THE handwritten sign outside advertises a “1940s lounge”. That is no exaggeration: the India Club, which lies up a flight of stairs off the Strand in central London, has not been renovated since it opened. The peg-board menu has few characters left on it. The Formica tables are old enough to be fashionable again. One floor above, a sister restaurant serves up limp dosas and a chicken-and-rice contrivance masquerading as biryani. The 26 rooms in the linked Strand Continental hotel, which occupies the top few floors, have no en suite facilities.
Nobody could blame the owner, Marston Properties, for wanting to spruce the place up a bit. On September 8th its agents submitted a planning application to Westminster Council seeking permission to refurbish the building, adding en suite bathrooms and a rear extension. That came as a surprise to Yadgar Marker, who manages the hotel and its bar and restaurant together with his wife. Mr Marker, whose lease expires in 2019, has started a petition to save his business and enlisted the help of the Indian High Commission, which sits across the road. Shashi Tharoor, a member of the Indian parliament, has tweeted in support. Marston says no changes are imminent and that redevelopment is “just one of the options” for the building.
The interest in preserving the India Club extends beyond a fondness for vintage vibes and cheap Kingfisher lager. In 1928 V. K. Krishna Menon, a graduate of the London School of Economics, took over the India League, a pro-dominion organisation, and turned it into a loud voice for independence. According to Yasmin Khan, a historian, Menon was “the lodestar of the Indian independence movement in Britain”. He found cheap offices on the Strand and made enough noise for the British security services to start intercepting his calls and letters. (Menon also found time to co-found Penguin books with Allen Lane.)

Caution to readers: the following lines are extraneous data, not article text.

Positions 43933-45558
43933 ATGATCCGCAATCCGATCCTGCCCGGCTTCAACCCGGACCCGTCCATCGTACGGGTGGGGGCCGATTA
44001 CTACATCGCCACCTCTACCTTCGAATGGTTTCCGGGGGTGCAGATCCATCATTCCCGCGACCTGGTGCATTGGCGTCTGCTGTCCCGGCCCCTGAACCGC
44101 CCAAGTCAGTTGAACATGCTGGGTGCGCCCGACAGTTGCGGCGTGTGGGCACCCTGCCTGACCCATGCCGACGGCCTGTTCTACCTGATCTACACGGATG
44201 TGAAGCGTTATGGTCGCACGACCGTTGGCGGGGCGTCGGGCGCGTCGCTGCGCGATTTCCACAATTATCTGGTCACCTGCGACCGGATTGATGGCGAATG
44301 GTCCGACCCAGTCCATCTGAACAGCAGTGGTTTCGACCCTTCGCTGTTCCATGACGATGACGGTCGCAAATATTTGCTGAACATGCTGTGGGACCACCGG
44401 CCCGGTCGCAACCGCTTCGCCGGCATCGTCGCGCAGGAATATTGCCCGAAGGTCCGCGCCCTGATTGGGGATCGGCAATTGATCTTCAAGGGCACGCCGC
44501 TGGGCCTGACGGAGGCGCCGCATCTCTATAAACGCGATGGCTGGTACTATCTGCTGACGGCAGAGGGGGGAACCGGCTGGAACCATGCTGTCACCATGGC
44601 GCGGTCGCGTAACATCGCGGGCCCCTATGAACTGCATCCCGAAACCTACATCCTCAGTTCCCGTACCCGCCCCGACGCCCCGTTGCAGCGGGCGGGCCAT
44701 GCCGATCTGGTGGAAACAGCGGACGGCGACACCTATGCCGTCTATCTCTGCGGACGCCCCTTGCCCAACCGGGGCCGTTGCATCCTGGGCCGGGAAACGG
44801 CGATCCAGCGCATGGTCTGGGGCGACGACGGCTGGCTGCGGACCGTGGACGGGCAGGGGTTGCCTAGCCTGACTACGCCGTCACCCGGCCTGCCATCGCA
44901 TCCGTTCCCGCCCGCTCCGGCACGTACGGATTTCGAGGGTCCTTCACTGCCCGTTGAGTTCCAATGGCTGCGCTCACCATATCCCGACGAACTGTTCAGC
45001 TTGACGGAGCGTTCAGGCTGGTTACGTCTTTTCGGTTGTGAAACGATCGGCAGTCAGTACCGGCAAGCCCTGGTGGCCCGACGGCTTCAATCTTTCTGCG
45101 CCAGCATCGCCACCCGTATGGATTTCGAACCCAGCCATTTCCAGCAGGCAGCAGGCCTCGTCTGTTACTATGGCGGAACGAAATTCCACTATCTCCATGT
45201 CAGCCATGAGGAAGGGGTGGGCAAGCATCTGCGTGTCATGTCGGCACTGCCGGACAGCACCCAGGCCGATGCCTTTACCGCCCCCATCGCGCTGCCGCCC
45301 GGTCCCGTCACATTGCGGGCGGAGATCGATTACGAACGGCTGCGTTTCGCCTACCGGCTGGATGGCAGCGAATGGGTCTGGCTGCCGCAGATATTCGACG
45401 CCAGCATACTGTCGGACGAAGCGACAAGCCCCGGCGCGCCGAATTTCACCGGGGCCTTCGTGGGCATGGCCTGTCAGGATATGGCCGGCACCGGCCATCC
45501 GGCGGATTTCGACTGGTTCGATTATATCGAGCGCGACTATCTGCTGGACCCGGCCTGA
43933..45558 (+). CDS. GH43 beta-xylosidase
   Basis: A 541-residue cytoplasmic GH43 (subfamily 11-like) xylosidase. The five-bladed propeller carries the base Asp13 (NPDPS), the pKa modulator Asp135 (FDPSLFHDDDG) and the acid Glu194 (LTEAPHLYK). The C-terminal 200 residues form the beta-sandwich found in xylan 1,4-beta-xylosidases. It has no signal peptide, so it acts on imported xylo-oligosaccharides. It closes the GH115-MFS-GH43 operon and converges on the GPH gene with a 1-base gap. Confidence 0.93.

In 1947 India became an independent country and Menon its first high commissioner to Britain. A few years later he started the India Club at its present location as a successor organisation to the India League, enlisting Jawaharlal Nehru, India’s first prime minister, and Edwina Mountbatten, the last vicereine, as co-founders. On its opening night in January 1951, reported an American in attendance, Lady Mountbatten told guests that “the club would cement Indo-British friendship” and would “serve both Indian food and so-called English food”. The Markers took over management in 1997 and have run it ever since. Their contribution to the look of the place? “A little paint.”
The same shabbiness that makes the India Club appealing is also what renders it ripe for a refit. Rooms cost half as much as in nearby hotels, the building has no disabled access and its grotty shopfronts stick out on an otherwise glamorous street. Yet in a city where Indian food is increasingly served in slick reproductions of mid-century Mumbai cafés, the India Club comes with that rarest of design ingredients—authenticity.